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If you have ever applied for a job, chances are you have encountered an applicant tracking system (ATS, aka talent management systems, FYI). After all, 90% of Fortune 500 companies use an ATS before putting a resume in the hands of a person. What I’m sure started as a well-intentioned tool for managing job seekers applying for open positions back in the 90s, these ubiquitous sentries have matured into somewhat of a Frankenstein’s monster.
At the most basic level, ATSes are CRM databases with candidates’ basic information, skills, and experiences. The information in these databases is sourced by candidates either directly filling out a form in some provider’s user interface, or by automated process. The data subscriber can then run queries to find matches among the records just like any other database. As ATSes became the norm in the HR space over the past quarter century, they’ve been expanded to include document parsers, custom fields, internal notes, pre-screening tests, and quality scores, to name a few, all with the intention of making the matching service more efficient for the subscriber.
Instead of achieving their goal, however, ATS creators made something much, much worse… an overly restrictive impediment to the candidate being seen and the subscriber finding the right fit that’s mutually beneficial. Either a poor understanding or inadequate user training (likely a mixture of both) has resulted in requirements including way too many keywords to the point that extremely qualified candidates are missed. And to exacerbate the problem, NONE of the major players include related keyword matching. So when Patti, the temp in HR, enters the list of requirements handed to her, none of the synonymous job titles or skills are considered to be matched. COME ON PATTI!
Disruptv solutions to the rescue!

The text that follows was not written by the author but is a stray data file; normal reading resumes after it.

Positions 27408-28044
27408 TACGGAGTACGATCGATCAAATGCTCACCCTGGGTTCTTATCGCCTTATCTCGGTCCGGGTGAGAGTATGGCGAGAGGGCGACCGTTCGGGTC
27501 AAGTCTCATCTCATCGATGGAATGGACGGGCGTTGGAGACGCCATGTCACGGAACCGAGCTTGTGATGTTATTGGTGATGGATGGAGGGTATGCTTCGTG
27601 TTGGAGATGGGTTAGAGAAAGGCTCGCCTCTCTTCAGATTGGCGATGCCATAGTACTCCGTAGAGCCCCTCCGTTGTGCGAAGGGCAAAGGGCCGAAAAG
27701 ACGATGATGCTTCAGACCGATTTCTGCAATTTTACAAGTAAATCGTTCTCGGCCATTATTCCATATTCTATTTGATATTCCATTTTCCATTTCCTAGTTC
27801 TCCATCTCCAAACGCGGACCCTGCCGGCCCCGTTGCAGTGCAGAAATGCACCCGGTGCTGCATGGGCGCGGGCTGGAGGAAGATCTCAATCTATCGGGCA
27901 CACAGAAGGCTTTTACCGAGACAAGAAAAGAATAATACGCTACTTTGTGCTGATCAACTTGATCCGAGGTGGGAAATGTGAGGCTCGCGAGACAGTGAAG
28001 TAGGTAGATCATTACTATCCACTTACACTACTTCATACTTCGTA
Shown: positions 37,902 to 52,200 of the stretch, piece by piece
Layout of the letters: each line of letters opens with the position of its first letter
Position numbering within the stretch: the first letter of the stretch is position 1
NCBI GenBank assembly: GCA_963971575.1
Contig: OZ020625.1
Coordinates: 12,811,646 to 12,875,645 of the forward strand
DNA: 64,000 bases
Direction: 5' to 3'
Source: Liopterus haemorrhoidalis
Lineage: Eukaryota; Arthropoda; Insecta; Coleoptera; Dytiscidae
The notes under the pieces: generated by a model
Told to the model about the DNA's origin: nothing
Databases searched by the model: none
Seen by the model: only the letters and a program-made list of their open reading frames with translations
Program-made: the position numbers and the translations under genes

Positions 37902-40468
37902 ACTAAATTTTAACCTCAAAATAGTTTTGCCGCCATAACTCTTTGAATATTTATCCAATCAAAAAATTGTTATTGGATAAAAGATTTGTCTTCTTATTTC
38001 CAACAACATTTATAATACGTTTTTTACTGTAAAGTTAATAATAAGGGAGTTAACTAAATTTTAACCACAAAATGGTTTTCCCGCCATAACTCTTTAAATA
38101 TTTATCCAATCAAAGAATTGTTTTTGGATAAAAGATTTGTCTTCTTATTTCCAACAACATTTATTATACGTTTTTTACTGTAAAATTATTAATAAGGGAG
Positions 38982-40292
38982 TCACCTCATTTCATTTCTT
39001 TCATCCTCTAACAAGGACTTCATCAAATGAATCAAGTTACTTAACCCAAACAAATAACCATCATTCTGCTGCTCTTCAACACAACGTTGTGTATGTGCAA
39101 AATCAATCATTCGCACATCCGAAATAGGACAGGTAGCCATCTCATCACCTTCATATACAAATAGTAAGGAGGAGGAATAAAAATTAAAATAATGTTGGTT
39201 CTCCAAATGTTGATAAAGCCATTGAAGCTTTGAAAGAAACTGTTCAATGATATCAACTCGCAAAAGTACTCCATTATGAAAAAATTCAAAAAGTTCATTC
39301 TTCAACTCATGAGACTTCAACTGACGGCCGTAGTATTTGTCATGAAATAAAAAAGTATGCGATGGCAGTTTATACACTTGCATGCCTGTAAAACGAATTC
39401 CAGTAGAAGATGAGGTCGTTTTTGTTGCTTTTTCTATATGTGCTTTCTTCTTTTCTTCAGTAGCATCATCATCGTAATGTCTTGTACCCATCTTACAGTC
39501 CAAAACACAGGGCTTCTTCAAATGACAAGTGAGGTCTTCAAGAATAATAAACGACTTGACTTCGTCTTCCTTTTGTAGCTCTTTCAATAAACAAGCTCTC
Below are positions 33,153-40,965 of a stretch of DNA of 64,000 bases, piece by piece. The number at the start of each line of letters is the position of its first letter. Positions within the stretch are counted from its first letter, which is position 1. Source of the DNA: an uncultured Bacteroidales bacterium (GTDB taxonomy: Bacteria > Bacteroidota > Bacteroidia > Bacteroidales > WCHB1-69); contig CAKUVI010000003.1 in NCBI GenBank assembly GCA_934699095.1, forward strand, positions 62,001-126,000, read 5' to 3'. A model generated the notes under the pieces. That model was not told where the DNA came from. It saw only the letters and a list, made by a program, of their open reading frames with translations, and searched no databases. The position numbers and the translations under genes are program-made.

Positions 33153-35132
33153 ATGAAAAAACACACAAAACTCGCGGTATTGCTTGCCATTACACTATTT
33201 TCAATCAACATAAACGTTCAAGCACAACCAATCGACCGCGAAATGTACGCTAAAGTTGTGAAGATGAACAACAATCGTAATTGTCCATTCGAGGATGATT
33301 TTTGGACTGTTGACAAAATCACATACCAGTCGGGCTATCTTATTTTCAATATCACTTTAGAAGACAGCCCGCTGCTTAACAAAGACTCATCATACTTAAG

My time as the combined principal product and technical architect was focused on engineering solutions for all these problems for the millennial/gen-z job seeker.
Mission one was learning the ins and outs of how applicant tracking systems work (or don’t work depending on your purview). From there, I invented the piece-de-resistance the “hybrid resume” which would tackle a lot of the issues ATSes pose, handling everything a candidate needs to get their resume into the hands of the decision makers. Without divulging too many trade secrets, the hybrid resume creation process is part software solution, part downloadable document.
The web-based SaaS product uses a combination of natural language processing (NLP) and deep learning to understand what’s really being asked of a candidate in a job description, verify your profile contains the correct set of skills by passing the requirements through an ontology library, and makes use of the correct keywords the HR department has put in place all in a beautifully designed document that can easily and correctly be parsed by ATSes. No tricks, no treats, just an honest representation of you that will get you seen.
“What is this magic,” you say? The AI connects the dots between everything in your profile—hard skills, soft skills, experience, aspirations, and core values—and makes sure the right keywords show up on your resume. How? When a job description is read by the system, it is read for comprehension of what’s actually being asked of a candidate. Those requirements are sent into our ontology where job titles have their standard success criteria identified, macroskills and personality traits are broken down into their subcomponents, and synonyms are calculated. Now that there’s a standard and complete array of keywords to look for, we can move into looking for matches.